PS, I love your utility room. I follow you on Pinterest, not only for the quilts, but for the great flea market and antique stuff you find. I especially love old sewing notions. You've got some great ones!

    Cindy in Kansas

  9. Wow to your manufacturer and the dyes used!

    I just washed a red quilt - using Dreft, cold water and 5 sheets of Shout color catchers. It took a double rinse (cycle w/o soap) and 5 more color catcher sheets before I felt comfortable drying the quilt.
    I always wash quilts with color catchers - several. The cost in the end is worth the result.

  10. It really depends to your liking. There are those who prefer pre-washing their quilts, just to make sure it won’t shrink and the color wouldn’t wash away. On the other hand, others prefer not to, since they are trying to get the creased effect they want for their quilt. Anyway, this post definitely made these points clear. Thanks for sharing!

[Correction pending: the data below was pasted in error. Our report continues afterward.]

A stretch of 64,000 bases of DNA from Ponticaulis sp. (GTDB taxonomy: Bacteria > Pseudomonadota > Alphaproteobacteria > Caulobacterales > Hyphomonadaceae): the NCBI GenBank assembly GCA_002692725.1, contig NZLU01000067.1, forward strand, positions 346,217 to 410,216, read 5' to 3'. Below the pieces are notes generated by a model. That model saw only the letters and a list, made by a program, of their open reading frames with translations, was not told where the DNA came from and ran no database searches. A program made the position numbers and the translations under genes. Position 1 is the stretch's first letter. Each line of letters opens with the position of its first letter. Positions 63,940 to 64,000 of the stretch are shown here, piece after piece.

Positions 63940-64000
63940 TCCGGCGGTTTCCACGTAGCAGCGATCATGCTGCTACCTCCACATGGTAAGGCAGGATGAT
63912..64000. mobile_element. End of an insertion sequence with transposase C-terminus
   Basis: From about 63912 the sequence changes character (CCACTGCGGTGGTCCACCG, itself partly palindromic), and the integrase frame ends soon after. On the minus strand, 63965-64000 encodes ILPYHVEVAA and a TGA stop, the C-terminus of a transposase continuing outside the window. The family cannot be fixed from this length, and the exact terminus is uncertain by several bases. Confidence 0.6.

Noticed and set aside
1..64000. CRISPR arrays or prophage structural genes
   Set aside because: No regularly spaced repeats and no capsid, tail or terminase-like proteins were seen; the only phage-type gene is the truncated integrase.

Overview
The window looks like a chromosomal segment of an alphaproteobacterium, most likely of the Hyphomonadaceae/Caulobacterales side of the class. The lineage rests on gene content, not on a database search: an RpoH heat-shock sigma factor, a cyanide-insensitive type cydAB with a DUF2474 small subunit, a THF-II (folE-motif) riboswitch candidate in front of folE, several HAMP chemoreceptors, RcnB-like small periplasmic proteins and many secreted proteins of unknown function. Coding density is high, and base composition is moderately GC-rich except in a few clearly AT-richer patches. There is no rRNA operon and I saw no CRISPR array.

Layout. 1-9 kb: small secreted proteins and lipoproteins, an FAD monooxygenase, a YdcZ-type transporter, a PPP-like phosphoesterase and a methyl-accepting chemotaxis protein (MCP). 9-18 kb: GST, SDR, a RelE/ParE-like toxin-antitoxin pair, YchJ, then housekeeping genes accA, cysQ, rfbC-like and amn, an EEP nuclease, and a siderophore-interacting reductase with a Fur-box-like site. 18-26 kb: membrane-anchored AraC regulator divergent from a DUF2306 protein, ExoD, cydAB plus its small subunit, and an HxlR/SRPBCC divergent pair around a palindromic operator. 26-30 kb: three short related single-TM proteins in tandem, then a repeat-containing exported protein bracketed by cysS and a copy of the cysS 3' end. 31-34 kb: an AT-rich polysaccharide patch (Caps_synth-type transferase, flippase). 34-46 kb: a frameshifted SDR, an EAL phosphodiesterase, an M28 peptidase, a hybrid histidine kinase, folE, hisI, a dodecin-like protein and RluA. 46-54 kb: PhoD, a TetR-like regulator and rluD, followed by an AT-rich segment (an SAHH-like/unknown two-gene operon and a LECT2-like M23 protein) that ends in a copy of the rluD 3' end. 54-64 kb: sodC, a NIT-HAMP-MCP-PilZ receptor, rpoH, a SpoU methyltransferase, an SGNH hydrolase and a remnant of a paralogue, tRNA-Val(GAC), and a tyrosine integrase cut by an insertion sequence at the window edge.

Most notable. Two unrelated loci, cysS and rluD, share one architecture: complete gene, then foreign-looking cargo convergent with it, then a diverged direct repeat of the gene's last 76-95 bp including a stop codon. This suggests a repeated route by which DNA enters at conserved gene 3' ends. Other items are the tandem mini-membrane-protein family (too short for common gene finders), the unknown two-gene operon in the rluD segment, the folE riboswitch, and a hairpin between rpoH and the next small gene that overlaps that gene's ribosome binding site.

Blanca Douglas @ Safe Cleaning by Guardsman

  11. Interesting post Pam - and one I seem to have missed too! I always advocate quality fabrics and also use a dye catcher - just in case - ... I'm too impatient to sew without waiting around for fabric to dry!

  12. I'm late to this conversation but wanted to share my experience with you. I just finished a red and white quilt. I used all quality, reproduction fabrics from my local quilt shop. I washed and dried all the fabrics before cutting. ( I did not use color catchers in my pre-wash and washed all the reds together, so I wasn't aware that they bleed) My long arm quilter used blue pencil to mark my quilt and when we sprayed with water to get the blue marks off the white, the reds bleed into the white. After researching I ordered Sympathol and washed the quilt in hot water.....3 times....before my color catchers came out close to white. I am now a believer in pre-washing until those color catchers come out white.